May is National Preservation Month, a special time dedicated to celebrating and reflecting on the historical layers that have shaped our communities. This year, Corning, New York, holds a place of particular significance as we celebrate the 50th Anniversary of the Market Street Restoration Agency. This blog will take you on a detailed journey through Corning’s rich tapestry of history, from its native roots to its bustling present, spotlighting the vital role of preservation in keeping our collective memory alive and honoring our shared heritage.


Let’s travel back to the early 1600s when the Corning area first witnessed the presence of the Andastes (also called The Susquehannock), a significant Algonquin tribe. By 1672, after fierce conflicts with the Iroquois, the Andastes were nearly wiped out, and the territory came under the control of the Senecas, part of the formidable Iroquois League, which later expanded to become known as the Six Nations.

As we move into the late 18th century before Steuben County was even officially designated, the land that would become Corning was a portion of Painted Post in Ontario County. The area was on the brink of dramatic changes. In 1796, Steuben County was established as New York's 24th county, stitching together towns such as Bath, Canisteo, Dansville, Frederickstown, Middletown, and Painted Post. The growth was explosive—population-wise, soaring from a cozy 200 residents in 1790 to over 1,000 by 1796 and then doubling to more than 2,000 at the dawn of the new century. The land buzzed with activity as settlers like Frederick Calkins and Ephraim Patterson laid down the roots of the community, marking the beginnings of Corning's transformation from a few patches of land into a thriving, historic community.

Depiction of a Susquehannock male on John Smith's Map of Virginia, first published in 1612. The caption reads, "The Sasquesahanougs are a Gyant-like people & thus attired." Smith, John, 1580-1631. Hole, William, -1624. - http://hdl.loc.gov/loc.gmd/g3880.ct000377


Corning Brooklyn update


The year 1868 marked a pivotal moment for Corning, New York, with the arrival of Amory Houghton. Attracted by the promise of a skilled workforce and excellent transport links, he relocated his Brooklyn Flint Glass Works to Corning. The company rebranded as Corning Flint Glass Works, immediately dove into innovations in optical design, and started producing colorful glass for railroad signals, significantly influencing the safety and standards of America's burgeoning railroad network.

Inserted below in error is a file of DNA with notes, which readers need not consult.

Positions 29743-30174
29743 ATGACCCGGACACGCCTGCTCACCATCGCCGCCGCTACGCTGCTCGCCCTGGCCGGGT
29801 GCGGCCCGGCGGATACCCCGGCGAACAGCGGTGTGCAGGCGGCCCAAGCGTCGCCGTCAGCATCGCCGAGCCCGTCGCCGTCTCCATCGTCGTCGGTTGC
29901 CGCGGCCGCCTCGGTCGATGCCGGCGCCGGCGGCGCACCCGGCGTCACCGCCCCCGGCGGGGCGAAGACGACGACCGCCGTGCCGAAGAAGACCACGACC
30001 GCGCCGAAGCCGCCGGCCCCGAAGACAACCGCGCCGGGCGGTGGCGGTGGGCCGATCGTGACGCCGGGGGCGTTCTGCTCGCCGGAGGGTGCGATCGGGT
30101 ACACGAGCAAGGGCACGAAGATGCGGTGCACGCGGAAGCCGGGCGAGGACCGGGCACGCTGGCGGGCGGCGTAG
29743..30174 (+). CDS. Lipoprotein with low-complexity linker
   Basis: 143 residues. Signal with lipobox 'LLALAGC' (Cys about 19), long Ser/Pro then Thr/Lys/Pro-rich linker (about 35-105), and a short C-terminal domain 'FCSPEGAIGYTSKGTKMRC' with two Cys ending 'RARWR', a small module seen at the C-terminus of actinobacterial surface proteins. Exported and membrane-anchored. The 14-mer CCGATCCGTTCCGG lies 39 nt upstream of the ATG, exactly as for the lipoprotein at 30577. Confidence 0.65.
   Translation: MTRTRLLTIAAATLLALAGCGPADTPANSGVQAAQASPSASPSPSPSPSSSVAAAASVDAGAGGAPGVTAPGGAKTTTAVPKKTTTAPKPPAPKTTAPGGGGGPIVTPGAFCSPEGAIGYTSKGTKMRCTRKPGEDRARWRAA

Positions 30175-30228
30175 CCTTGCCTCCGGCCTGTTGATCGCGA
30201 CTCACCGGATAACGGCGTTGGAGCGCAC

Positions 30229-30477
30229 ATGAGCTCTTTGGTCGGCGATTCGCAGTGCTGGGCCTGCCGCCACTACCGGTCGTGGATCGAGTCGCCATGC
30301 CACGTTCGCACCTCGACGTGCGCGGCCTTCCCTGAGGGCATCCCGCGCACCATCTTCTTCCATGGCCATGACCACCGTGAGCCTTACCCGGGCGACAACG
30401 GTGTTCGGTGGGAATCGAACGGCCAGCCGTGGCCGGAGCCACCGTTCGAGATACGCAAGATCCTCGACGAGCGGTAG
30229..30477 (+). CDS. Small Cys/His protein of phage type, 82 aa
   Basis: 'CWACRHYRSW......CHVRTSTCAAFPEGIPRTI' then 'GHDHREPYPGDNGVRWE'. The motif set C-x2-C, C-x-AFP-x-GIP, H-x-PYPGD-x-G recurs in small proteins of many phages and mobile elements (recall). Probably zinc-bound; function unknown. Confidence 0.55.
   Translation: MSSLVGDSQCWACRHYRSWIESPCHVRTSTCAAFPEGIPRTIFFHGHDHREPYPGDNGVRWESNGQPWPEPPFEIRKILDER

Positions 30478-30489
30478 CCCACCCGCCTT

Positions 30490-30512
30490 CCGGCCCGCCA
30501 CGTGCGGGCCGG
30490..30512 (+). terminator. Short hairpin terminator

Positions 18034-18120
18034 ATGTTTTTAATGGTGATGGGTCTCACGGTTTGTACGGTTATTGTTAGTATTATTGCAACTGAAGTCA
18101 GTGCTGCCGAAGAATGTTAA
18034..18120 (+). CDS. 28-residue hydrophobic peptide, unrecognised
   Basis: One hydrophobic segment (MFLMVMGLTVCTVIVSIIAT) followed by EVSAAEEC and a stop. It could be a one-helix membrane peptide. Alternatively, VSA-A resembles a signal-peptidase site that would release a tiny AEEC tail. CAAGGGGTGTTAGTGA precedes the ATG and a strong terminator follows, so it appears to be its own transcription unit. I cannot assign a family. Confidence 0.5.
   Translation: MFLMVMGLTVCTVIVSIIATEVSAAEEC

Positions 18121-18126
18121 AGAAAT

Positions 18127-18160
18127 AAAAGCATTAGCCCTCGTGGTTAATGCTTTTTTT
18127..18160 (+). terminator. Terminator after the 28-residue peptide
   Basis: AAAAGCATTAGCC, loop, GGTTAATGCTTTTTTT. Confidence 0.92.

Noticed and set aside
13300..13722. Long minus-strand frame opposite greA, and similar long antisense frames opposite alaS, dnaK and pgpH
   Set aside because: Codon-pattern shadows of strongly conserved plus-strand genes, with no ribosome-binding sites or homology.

In 1875, the company took a significant step forward, incorporating as Corning Glass Works with Amory Houghton, Jr. at the helm. This period was marked by remarkable achievements, including the production of the first glass for Thomas Edison's lighting experiments in 1879, which positioned Corning at the heart of the electrification of America, supplying essential materials to giants like General Electric and Westinghouse. By the end of the century, Corning boasted a factory with ten massive chimneys and a blowing room stretching a massive 356 feet. However, by 1912, these coal-fired relics were replaced by gas furnaces, marking another phase of industrial evolution.

"Brooklyn Flint-Glass Works, New York" by John L. Gilliland & Co., engraved by James Smillie, 1852. Courtesy of the Rakow Research Library, Bib ID: 705090.


Flood and Renewal

The 1970s were challenging for Corning, with the city experiencing a downturn in population and a reduction in railway activity. The real test, however, came in 1972 when Tropical Storm Agnes unleashed flooding that caused unprecedented damage to the city. The floodwaters displaced over 6,000 residents, claimed 18 lives, and resulted in over $230 million in damages. But Corning's spirit was unbreakable. The community rallied together, with neighbors, emergency services, and organizations like the Red Cross stepping up in a massive cleanup and recovery effort.

This disaster became a catalyst for change. Post-flood recovery efforts led to significant urban renewal. With funds raised by United Way and initiatives by the Three Rivers Development Foundation, Corning witnessed a construction boom that transformed its landscape. New housing, upgraded public facilities, and a revitalized, pedestrian-friendly downtown emerged. Corning Glass Works, too, reflected the city's resilience, expanding and adapting to the new era.

Image from Market Street Restoration Agency, Flood of '72 Archives, June 1972. Courtesy of the Market Street Restoration Agency Archives.

GF 5.2024

Present Day

Today, Corning is a vibrant hub of innovation and culture, home to institutions like the Corning Museum of Glass, which attracts visitors worldwide. The city's downtown is a bustling center of art, dining, and historical architecture, where the community's pride in its beauty and history is palpable. This pride is celebrated annually at GlassFest, a vibrant May 24-26 festival that honors our unique glass-making heritage. Corning's journey from adversity to prosperity underscores the strength of the community and the enduring spirit of renewal. Through every trial, Corning has survived and thrived, demonstrating the power of unity and perseverance. This journey reminds us that a flourishing and dynamic future can rise from the ashes of adversity, rich in history and bright with promise.


Building AliveBuildings Alive Self-Guided Historic Walking Tour

Downtown Corning has a rich history of architectural excellence that comes to life during our Buildings Alive Historic Walking tour!

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